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Introducing Vocalist Tyreek McDole

Introducing Vocalist Tyreek McDole

Courtesy Shakiru Bola Okoya

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He had a beautiful feel and is already a true entertainer at a young age. The music world better get ready.
—Jane Monheit
This article previously appeared in Jersey Jazz Magazine.

In 2018, Tyreek McDole, a student at the Osceola County School for the Arts in Kissimmee, FL, was playing classical percussion for a performance of the 1987 Stephen Sondheim/James Lapine musical, Into the Woods. "During rehearsal," he recalled, "one of the actors got sick. I had studied all the music, so I sang the part for the wolf. As I started singing, heads started turning in the room. I guess I found out I had a voice then. Little did I know that the Jazz Director (Edwin Imer Santiago) was listening. So, he asked me to join the jazz band and to sing at Jazz at Lincoln Center's Essentially Ellington competition." At the EE event, McDole was named Outstanding Vocalist. (This past spring, Osceola County School for the Arts took first place at Essentially Ellington for the second year in a row).

On Sunday, November 19, at the New Jersey Performing Arts Center, as part of the TD James Moody Jazz Festival, the 23-year-old McDole won this year's Sarah Vaughan International Jazz Vocal Competition, the second male winner in the "Sassy" award's 12-year history. Said vocalist Jane Monheit, one of the judges: "I was simply astonished by the gorgeous quality of Tyreek's instrument. He had a beautiful feel and is already a true entertainer at his young age. The music world better get ready."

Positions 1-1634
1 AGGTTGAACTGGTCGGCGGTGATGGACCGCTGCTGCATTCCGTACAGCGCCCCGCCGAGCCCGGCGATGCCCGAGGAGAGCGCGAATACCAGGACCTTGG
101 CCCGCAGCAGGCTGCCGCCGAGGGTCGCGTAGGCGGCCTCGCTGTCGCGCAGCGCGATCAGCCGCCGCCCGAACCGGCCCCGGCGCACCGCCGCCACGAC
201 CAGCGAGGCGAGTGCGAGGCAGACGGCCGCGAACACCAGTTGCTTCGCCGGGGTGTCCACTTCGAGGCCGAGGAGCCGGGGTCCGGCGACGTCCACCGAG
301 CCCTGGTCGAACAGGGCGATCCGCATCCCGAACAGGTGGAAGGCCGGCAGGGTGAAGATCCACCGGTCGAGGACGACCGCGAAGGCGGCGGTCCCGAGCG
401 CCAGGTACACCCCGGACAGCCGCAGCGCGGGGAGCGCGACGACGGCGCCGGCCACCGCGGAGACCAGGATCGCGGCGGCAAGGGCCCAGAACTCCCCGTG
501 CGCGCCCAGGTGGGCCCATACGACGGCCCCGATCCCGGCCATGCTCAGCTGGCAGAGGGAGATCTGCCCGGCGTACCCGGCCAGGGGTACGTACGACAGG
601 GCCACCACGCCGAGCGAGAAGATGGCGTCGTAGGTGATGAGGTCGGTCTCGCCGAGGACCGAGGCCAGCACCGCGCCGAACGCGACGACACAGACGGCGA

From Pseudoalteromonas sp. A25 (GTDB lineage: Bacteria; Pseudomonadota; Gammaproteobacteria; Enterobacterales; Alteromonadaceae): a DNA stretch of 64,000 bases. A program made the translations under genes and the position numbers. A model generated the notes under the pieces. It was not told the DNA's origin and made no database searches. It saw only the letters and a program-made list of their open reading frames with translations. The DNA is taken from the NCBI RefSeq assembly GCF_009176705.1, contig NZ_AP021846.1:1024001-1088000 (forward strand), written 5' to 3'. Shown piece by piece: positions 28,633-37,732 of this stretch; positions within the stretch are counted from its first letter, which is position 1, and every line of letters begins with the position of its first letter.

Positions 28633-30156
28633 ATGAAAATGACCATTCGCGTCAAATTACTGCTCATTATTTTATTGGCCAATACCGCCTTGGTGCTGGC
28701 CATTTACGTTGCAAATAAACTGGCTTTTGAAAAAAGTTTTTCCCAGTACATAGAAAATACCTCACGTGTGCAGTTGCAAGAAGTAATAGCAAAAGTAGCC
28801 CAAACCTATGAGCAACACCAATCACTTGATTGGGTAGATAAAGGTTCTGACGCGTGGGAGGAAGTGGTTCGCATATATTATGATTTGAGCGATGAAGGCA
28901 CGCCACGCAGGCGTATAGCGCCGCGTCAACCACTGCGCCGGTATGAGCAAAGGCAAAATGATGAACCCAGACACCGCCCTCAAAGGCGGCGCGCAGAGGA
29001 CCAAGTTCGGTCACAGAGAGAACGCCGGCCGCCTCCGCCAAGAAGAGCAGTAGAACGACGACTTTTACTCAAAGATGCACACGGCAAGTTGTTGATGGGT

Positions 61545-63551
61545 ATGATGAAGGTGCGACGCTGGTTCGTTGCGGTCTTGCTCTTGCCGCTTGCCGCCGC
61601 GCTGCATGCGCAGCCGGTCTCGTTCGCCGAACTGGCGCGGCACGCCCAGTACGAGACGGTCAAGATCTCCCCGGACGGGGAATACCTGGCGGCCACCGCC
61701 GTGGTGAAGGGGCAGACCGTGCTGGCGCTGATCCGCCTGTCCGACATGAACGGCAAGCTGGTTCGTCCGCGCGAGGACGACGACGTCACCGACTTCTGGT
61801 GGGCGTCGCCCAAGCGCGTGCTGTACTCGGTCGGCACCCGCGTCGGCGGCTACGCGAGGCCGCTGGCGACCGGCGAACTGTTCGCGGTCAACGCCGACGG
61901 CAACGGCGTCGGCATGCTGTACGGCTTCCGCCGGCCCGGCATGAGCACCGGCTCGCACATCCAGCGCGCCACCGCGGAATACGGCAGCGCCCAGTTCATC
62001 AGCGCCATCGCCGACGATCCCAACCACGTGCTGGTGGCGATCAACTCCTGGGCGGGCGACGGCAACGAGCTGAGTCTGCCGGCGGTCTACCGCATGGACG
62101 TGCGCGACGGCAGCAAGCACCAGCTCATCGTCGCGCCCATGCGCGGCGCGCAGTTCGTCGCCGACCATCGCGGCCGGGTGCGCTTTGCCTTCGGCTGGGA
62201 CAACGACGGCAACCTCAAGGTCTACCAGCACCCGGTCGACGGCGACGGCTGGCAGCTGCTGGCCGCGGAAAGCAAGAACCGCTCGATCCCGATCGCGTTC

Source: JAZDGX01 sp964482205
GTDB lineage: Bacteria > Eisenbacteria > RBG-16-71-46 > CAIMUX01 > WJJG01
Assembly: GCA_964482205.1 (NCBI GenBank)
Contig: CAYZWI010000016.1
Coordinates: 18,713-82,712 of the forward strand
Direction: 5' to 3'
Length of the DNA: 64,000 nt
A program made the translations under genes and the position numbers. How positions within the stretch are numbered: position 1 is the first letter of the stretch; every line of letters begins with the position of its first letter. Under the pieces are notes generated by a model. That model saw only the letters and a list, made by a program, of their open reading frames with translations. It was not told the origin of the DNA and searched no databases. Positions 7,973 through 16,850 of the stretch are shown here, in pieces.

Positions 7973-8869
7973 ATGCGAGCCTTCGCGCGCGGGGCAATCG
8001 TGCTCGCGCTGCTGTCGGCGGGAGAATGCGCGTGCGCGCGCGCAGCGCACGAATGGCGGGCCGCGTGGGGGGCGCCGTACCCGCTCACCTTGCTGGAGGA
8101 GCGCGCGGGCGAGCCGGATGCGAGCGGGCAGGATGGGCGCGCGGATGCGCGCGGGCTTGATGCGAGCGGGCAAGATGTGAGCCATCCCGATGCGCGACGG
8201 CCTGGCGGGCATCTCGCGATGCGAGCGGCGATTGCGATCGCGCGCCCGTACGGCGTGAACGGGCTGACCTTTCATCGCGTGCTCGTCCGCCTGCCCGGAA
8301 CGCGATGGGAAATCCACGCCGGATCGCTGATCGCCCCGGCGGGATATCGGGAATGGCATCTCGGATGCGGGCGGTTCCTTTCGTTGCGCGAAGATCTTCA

Santiago remembered that moment during the performance of Into the Woods. "I just heard something in his voice," he said. "He sang in pitch, he had confidence, and he showed potential. When we got to Essentially Ellington in New York, he was our secret weapon. In the warmup room, he said, 'I'd like to try something, call and response.' I felt there was trust between Tyreek, myself, and the band, so I said yes. It worked, and it fired up the band. He continues to develop. When I hear him sing today, I hear a maturing of his voice."

At the Sarah Vaughan Competition finals, McDole sang Harry Warren and Al Dubin's "September in the Rain," Billy Strayhorn's "Lush Life," and Milton and Pinetop Sparks' "Every Day I Have the Blues," a song closely identified with Joe Williams. "I just felt like going with some of my strengths," he said. "I've been singing those songs since I started singing. I think it's really important to pick material that's really close to you —not just in the musical sense but in an emotional sense. Each of those songs have stories that I was telling during that competition.

"I also just want to shout out to all the great vocalists in the Sarah Vaughan Competition," he added. "They're all incredible, and I've been inspired by them." The other four finalists were: Darynn Dean, second place; Ekep Nkwelle, third place; Bianca Love; and Emma Smith. (McDole received a $5,000 cash award; Dean was awarded $1,500; and Nkwelle received $500).